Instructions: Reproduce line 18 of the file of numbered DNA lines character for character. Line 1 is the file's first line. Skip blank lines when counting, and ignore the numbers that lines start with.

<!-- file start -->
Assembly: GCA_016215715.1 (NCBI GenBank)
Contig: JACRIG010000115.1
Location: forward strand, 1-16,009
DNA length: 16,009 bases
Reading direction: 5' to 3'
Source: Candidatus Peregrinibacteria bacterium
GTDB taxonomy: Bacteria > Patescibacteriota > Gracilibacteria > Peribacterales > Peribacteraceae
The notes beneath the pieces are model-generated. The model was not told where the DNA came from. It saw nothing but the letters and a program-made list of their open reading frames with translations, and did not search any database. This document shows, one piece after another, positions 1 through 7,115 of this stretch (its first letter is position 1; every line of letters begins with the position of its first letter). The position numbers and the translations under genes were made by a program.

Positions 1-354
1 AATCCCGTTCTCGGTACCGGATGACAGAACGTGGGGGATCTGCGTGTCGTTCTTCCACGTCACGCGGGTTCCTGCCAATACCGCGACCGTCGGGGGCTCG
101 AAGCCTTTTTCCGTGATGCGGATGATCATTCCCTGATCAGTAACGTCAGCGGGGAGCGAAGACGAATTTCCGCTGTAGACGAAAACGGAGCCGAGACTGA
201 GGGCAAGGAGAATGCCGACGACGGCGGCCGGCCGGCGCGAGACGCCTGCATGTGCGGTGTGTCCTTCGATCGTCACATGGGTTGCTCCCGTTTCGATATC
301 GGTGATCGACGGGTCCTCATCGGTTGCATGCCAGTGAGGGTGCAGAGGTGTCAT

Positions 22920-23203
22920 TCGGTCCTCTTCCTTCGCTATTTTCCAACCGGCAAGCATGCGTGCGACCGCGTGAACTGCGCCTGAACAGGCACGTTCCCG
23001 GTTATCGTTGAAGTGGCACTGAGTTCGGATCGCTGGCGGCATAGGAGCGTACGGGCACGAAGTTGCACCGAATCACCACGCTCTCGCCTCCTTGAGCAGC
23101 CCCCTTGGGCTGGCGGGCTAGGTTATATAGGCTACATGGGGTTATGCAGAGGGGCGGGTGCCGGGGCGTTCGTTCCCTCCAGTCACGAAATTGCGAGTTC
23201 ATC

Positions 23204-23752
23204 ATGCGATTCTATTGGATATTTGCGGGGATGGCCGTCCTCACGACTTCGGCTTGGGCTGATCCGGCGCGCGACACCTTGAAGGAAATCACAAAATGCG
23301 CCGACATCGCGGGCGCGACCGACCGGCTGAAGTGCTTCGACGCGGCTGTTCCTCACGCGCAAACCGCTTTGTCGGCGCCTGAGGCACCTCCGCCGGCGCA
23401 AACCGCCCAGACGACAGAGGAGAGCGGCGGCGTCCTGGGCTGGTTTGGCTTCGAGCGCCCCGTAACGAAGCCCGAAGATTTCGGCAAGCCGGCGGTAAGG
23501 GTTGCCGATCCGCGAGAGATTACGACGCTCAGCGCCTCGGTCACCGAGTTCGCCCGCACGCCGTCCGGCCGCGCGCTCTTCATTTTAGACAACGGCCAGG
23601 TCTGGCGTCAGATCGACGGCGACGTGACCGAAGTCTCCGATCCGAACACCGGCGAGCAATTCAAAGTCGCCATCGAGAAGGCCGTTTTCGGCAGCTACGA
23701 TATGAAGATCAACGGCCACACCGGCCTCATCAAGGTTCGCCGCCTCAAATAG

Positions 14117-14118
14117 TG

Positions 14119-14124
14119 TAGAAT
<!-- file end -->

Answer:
23201 ATC